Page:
Our Fisheries


The planet loves Wild Alaska Pollock too. It’s true. If you want to eat a protein that’s sustainable and minimize your overall environmental footprint, then look no further than Wild Alaska Pollock. Wild Alaska Pollock is top-ranked and verified by a Lifecycle Assessment (LCA) as a climate-smart protein choice thanks to abundant wild populations that are responsibly managed and sustainably harvested.

Not only that, but our fishery uses a small fraction of the freshwater used to produce land-based proteins. And you don’t have to take our word for it. Wild Alaska Pollock is the largest sustainable fishery in the world that is independently certified by both the Marine Stewardship Council and the Alaska Responsible Fisheries Management program.


Sustainable Seafood Certification Matters

Certification measures against a standard of best practices for how fisheries are sustainability managed and provides a high level of assurance that the seafood you purchase is verified as sustainable or responsible, was harvested legally, and is traceable back to its source.

The wild Alaska pollock fishery is certified by both the Responsible Fisheries Management (RFM) and the Marine Stewardship Council (MSC) programs.




Both of the certification programs are recognized by the Global Sustainable Seafood Initiative (GSSI), an independent benchmark for the credibility of sustainable seafood certification programs. Achieving GSSI recognition is significant as there are 143 Essential Components the programs are benchmarked against.

GSSI was developed by a coalition of environmental NGOs, global business, industry experts, government, and intergovernmental organizations and is based on the United Nations Food and Agriculture Organization (FAO) codes and guides. GSSI is included in the sourcing policies of the world’s largest retailers and seafood companies.





Protecting the future of Wild Alaska Pollock and the environment is our highest priority. Populations of Wild Alaska Pollock in the Bering Sea, Aleutian Islands, and the Gulf of Alaska are estimated by government and independent scientists using leading-edge scientific models and extensive surveys. Managers use survey data to determine the total available population, identify the total acceptable biological harvests that are never exceeded to ensure the population of Wild Alaska Pollock stocks will always be sustainable.

Recognized globally for its responsible fishery management, Wild Alaska Pollock stands by the following best practices:

  • Science-based standards for sustainable fishing 
  • Completely traceable from boat to table
  • Full utilization of every wild-caught fish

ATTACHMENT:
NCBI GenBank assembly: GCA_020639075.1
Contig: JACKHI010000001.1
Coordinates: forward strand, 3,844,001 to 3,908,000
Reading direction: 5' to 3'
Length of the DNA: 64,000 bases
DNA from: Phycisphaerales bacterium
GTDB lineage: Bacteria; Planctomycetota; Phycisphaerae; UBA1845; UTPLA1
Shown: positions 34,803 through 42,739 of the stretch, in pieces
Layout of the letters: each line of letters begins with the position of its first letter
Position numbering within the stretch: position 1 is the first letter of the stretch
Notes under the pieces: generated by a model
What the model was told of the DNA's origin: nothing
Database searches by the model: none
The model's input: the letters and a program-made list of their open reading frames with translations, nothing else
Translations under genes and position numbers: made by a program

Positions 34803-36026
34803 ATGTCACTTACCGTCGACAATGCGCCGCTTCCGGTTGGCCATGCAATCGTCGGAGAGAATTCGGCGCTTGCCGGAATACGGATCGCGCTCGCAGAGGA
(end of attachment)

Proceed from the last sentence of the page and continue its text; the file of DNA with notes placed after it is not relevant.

Making your plate climate friendly

In response to the increased consumer demand for sustainable protein products that are produced with low greenhouse gas emissions, GAPP partnered with a leader in global sustainability research to conduct a peer-reviewed Life Cycle Assessment (LCA) for the Wild Alaska Pollock industry. The LCA is an internationally recognized approach that evaluates the potential environmental impacts of products throughout their lifecycle.

The results of this LCA show that Wild Alaska Pollock has a lower carbon footprint and delivers more protein per KG of greenhouse gas emissions than many other animal proteins, including beef, chicken, and plant-based options. Read the full report here.

In short, as a carbon-friendly protein choice, Wild Alaska Pollock is a highly nutritious food that also helps meet the challenges of the present to protect the environment for future generations.






The Wild Alaska Pollock industry works with the National Oceanic and Atmospheric Administration (NOAA) Fisheries, a division of the Department of Commerce, and the North Pacific Fishery Management Council, which are responsible for the stewardship of the nation's ocean resources and habitat off the coast of Alaska.

• Wild Alaska Pollock is the largest, certified sustainable fishery in the world, accounting for 43% (by weight) of all seafood caught in the U.S.

• NOAA endorses Wild Alaska Pollock as a smart seafood choice because it’s sustainably managed, responsibly harvested, and not subject to overfishing.

The synergistic public-private partnership between industry, the North Pacific Fishery Management Council, and NOAA Fisheries helped make the Wild Alaska Pollock fishery a model for ecosystem-based fisheries management.


In the Alaska pollock fishery, fishermen apply decades of experience, cooperation on the fishing grounds, and the most modern fishing technology available to make sure they minimize interaction with anything aside from the fish they’re targeting. In a typical year, less than one percent of what they catch is non-target catch, otherwise known as bycatch. The species and amount of all target and non-target catch is accounted for by scientists and fishery managers. In partnership with NOAA Fisheries and the North Pacific Fishery Management Council, the wild Alaska pollock industry is committed to minimizing bycatch to ensure the fishery remains sustainable, within a healthy and resilient ecosystem.


Bycatch of certain species, such as salmon, cannot be sold when caught while fishing for Wild Alaska Pollock. Whenever possible, bycatch is routinely processed to support a charitable hunger relief program called SeaShare. The Wild Alaska Pollock fishery donates more than a million seafood meals annually through SeaShare, ensuring that fish—a high-quality source of vital, healthy protein—is served on more tables across the country.

The Alaska seafood industry directly employs 60,000 workers, including nearly 27,000 Alaska residents. Seafood is Alaska’s second-largest basic sector industry, in terms of total job creation. The industry catches and processes enough seafood each year to feed one serving to every American for more than a month.